I don't know how we can change this attitude or if we ever can, but all I can do is my part year after year and I will.

 

Lets make Ontario even better. 

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One thing I want to make clear, is that it is my long term and ongoing goal to see every trail that was once open, be open again.

 

My short term goal is connect Manitoba to Quebec and to Southern Ontario (ie St. Mary's, Ilderton)  both only a few minutes from London.  

 

Connect it all, then once traffic is moving work on the closed loops like through Chapleau and Folyett.

 

My plan of action:

 

I plan to keep this thread going as long as it takes.  I hope that I will again represent my club at the OFSC  AGM to bring forward some of your suggestions.  I plan on asking all of you when the time comes to allocate at least one permit to a club in the north who will extend the network to the west, and to repeat this yearly until the province is connected, and if necessary continue it until all clubs are up and running again.

 

 This will mean though that if we get 50 permits" club A" next year, those 50 permits must commit to this club until until it is self-sufficient and vibrant on its own, i will solicit 50 more people who will dedicate to "club B" and so on.   Perhaps this is snowmobiling socialism, but I'm ok with it if it means I can accomplish my bucket list. 

 

 

I can confirm that despite what you believe the OFSC is acting in the best interest of snowmobiling in Ontario.  i am not an employee of the OFSC  but am active as VP of Science Hill Drifters in district 5 as vice president.

 

I can also confirm that finances between Quebec and Ontario are not equal and probably never will be for a variety of reasons, the greatest of which is geography.

 

I have come to realize that a partnership or understanding that the north and south are co-dependent on each other and that success is dependent on working together

 

Lets do this because it can be done and was once done. I want to see snowmobiling in Ontario move forward not backward.  This will take a financial commitment and a time commitment and it cannot be done by just one person or one club whether it is a north or south club.  I want all of Ontario to thrive and consider anything less, unacceptable. 

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One thing I want to make clear, is that it is my long term and ongoing goal to see every trail that was once open, be open again.

 

My short term goal is connect Manitoba to Quebec and to Southern Ontario (ie St. Mary's, Ilderton)  both only a few minutes from London.  

 

Connect it all, then once traffic is moving work on the closed loops like through Chapleau and Folyett.

 

My plan of action:

 

I plan to keep this thread going as long as it takes.  I hope that I will again represent my club at the OFSC  AGM to bring forward some of your suggestions.  I plan on asking all of you when the time comes to allocate at least one permit to a club in the north who will extend the network to the west, and to repeat this yearly until the province is connected, and if necessary continue it until all clubs are up and running again.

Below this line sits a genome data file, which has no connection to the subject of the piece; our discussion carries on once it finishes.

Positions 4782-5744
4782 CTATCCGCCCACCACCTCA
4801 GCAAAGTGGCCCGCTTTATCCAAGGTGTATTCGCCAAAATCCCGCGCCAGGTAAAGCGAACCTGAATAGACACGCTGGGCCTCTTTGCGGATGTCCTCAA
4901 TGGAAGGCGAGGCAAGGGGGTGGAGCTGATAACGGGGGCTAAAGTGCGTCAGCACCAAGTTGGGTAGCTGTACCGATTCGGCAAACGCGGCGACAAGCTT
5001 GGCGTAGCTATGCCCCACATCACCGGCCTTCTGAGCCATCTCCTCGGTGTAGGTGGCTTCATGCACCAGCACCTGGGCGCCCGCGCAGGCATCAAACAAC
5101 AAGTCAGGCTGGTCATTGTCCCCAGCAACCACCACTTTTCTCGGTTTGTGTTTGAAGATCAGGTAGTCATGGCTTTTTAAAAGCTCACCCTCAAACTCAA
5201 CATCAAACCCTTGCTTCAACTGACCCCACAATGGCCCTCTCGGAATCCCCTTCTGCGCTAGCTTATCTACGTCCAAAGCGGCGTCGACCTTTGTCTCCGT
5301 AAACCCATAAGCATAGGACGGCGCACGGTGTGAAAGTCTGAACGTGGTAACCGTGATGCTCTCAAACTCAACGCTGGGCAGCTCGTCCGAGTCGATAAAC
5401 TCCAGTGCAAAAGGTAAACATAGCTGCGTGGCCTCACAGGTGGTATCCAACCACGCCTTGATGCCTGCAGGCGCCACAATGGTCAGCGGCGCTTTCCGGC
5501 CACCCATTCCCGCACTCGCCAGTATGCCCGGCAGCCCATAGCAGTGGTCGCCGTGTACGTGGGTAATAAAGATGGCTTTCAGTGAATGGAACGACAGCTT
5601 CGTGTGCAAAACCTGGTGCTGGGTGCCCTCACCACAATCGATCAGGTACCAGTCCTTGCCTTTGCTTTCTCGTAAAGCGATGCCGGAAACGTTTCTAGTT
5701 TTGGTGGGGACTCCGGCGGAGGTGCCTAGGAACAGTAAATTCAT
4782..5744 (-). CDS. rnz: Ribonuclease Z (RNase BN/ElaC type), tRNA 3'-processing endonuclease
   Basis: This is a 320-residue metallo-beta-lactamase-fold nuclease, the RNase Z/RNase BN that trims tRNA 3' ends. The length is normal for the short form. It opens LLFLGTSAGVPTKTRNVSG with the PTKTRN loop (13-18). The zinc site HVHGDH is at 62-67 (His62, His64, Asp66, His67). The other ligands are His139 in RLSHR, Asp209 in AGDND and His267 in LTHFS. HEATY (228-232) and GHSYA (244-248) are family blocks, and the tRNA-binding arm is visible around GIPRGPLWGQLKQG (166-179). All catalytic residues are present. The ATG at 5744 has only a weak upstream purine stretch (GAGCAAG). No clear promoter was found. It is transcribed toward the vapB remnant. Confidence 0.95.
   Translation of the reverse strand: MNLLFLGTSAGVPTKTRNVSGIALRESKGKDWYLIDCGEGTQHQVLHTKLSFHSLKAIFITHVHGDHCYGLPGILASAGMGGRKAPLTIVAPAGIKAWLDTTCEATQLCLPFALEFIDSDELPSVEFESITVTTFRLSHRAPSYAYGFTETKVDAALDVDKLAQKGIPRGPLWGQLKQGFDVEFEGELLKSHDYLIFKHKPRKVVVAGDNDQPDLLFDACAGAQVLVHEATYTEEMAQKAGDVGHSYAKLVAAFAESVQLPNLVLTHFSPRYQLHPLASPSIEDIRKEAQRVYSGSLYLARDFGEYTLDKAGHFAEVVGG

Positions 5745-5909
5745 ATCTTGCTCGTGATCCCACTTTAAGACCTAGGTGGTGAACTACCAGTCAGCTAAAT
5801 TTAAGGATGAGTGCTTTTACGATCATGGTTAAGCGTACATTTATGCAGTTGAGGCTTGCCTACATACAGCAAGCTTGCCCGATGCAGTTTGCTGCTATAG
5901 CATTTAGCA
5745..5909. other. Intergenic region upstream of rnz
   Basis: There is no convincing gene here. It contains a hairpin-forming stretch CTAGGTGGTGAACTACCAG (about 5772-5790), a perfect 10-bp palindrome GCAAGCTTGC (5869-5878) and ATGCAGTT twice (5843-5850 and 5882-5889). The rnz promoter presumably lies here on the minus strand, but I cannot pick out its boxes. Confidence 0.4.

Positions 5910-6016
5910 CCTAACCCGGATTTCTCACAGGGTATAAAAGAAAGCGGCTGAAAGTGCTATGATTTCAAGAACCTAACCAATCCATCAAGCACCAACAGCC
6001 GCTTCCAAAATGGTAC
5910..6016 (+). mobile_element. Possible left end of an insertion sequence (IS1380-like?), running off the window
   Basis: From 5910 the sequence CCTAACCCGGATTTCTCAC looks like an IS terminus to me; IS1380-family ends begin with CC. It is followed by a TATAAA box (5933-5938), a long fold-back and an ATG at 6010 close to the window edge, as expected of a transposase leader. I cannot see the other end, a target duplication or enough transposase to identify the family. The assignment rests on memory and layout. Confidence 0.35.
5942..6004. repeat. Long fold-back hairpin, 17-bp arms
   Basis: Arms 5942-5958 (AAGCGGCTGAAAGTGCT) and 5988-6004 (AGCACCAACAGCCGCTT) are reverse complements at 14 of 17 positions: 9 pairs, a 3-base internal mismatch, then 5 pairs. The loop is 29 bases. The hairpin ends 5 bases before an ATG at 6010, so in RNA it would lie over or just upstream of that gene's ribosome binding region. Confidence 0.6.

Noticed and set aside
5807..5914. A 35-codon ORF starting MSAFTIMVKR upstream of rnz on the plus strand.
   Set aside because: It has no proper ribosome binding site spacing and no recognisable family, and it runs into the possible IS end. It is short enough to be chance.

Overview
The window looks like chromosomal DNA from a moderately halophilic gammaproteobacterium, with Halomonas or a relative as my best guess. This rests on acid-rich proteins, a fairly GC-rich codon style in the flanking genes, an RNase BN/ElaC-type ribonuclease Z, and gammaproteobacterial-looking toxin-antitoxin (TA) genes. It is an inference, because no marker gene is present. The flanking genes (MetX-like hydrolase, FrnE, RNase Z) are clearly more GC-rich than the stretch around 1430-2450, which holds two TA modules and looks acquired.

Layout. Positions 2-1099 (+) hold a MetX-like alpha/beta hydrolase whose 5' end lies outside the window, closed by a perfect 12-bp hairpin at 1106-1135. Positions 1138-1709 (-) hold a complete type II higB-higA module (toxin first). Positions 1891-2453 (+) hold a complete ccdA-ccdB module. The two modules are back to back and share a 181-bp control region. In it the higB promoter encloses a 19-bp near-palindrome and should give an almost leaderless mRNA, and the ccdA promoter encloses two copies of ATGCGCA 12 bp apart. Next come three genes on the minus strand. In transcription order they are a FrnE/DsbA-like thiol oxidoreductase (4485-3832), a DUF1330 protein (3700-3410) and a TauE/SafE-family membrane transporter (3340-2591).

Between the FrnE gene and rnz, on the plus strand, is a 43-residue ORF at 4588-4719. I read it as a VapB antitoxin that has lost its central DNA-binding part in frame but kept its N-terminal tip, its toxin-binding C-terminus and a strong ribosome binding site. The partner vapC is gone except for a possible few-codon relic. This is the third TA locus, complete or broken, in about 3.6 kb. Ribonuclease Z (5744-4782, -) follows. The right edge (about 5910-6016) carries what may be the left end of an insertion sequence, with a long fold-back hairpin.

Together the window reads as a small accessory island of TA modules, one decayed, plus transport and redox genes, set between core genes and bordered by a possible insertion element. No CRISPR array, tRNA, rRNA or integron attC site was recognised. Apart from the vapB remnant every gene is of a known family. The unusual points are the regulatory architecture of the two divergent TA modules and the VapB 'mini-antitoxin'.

This will mean though that if we get 50 permits" club A" next year, those 50 permits must commit to this club until until it is self-sufficient and vibrant on its own, i will solicit 50 more people who will dedicate to "club B" and so on.   Perhaps this is snowmobiling socialism, but I'm ok with it if it means I can accomplish my bucket list. 

 

 

I can confirm that despite what you believe the OFSC is acting in the best interest of snowmobiling in Ontario.  i am not an employee of the OFSC  but am active as VP of Science Hill Drifters in district 5 as vice president.

 

I can also confirm that finances between Quebec and Ontario are not equal and probably never will be for a variety of reasons, the greatest of which is geography.

 

I have come to realize that a partnership or understanding that the north and south are co-dependent on each other and that success is dependent on working together

 

Lets do this because it can be done and was once done. I want to see snowmobiling in Ontario move forward not backward.  This will take a financial commitment and a time commitment and it cannot be done by just one person or one club whether it is a north or south club.  I want all of Ontario to thrive and consider anything less, unacceptable. 

 

This is great!  Someone who "gets it".  I want for those in the south to be able to ride right from their front door if they want and still be able to ride to Thunder Bay if they choose.  Hoe great would all of that be?  It might take some compromise but I believe it is possible.  I would be willing to come up, at my expense, to help volunteer to get a Northern Ontario former trail on the OFSC map again.

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Cheesyrider for OFSC President.  You'll get my vote.

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Well said thanks!!!

This is great! Someone who "gets it". I want for those in the south to be able to ride right from their front door if they want and still be able to ride to Thunder Bay if they choose. Hoe great would all of that be? It might take some compromise but I believe it is possible. I would be willing to come up, at my expense, to help volunteer to get a Northern Ontario former trail on the OFSC map again.